When Konigsburg submitted Mixed‑Up Files to Jean Karl at Atheneum in 1966, she was an unpublished mother of three children living in the suburbs of New York City.
One inspiration for the novel was a page-one story in the New York Times on October 26, 1965.[a] Konigsburg recalled years later that the Metropolitan Museum had purchased for only $225 a plaster and stucco statue from the time of the Italian Renaissance. "They knew they had an enormous bargain."
Another inspiration was complaints by Konigsburg's children in Yellowstone National Park, about a picnic with many amenities of home. She inferred that if they ever ran away "[t]hey would certainly never consider any place less elegant than the Metropolitan Museum of Art".
The author's two younger children Laurie and Ross (who turned eleven and nine in 1967) posed for the illustrations of Claudia and Jamie. Anita Brigham, a neighbor in their Port Chester, New York, apartment house posed as Mrs. Frankweiler.
The character of Mrs. Frankweiler was based on Headmistress Olga Pratt at Bartram's School for Girls in Jacksonville, Florida, where Konigsburg once taught chemistry. "Miss Pratt was not wealthy, but she was a matter-of-fact person. Kind, but firm."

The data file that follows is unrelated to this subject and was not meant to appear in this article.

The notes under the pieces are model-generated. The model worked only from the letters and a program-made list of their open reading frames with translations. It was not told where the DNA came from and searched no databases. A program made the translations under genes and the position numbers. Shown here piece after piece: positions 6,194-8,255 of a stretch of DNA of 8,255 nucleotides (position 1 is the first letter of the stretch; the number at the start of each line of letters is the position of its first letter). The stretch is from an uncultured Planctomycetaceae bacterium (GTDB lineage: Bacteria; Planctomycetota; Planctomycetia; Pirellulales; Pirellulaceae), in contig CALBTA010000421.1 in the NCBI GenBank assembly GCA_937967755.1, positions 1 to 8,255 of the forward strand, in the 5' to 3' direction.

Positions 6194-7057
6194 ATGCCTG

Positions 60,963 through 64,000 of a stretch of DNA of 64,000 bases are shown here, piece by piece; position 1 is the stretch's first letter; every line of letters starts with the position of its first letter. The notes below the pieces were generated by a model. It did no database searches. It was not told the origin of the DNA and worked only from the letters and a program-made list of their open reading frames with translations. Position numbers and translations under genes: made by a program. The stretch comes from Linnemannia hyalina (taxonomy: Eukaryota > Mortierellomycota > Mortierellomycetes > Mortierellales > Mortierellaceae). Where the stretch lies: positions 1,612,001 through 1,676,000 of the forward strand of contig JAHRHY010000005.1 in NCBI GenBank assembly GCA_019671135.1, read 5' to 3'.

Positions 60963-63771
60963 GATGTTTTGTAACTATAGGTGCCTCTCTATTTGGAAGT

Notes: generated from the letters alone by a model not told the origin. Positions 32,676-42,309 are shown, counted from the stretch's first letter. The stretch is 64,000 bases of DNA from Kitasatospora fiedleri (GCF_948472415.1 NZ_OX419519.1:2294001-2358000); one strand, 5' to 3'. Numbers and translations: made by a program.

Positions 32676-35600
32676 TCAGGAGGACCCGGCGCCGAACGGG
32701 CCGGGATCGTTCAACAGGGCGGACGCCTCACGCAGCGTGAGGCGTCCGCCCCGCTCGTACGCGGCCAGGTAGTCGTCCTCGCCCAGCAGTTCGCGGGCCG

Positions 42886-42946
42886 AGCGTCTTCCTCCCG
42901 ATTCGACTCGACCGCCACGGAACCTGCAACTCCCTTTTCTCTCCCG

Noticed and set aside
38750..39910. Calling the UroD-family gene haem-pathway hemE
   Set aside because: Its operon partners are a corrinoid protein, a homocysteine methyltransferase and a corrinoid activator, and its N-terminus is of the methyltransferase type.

On February 21, 2014, family and friends of E.L. Konigsburg gathered in a private space at the Metropolitan Museum of Art to pay tribute to the author, who died on April 19, 2013 at age 83. One of the speakers was Paul Konigsburg, the author's son. He told a story.
- During the mid-1960s, [Konigsburg] would drop off [her young son] Paul and his siblings, Laurie and Ross, at the museum, while [Konigsburg] attended her own art classes. By the time the children made their routine visits to the knights in armor, the mummy, and the Impressionists (at Laurie's request), Konigsburg's class would be finished and she would return to explore the museum with them.
- On one such occasion, Paul recalled, his mother spotted a single piece of popcorn on the floor next to an ornate piece of royal furniture, which was completely blocked off from public access. He remembers his mother wondering aloud, where did that popcorn come from? And it was that moment, "burned into shrapnel memory", that he believes formed the kernel of the story that would become From the Mixed-Up Files of Mrs. Basil E. Frankweiler. She was "a very special lady", he said, whose passion for art drew her to this "very special place".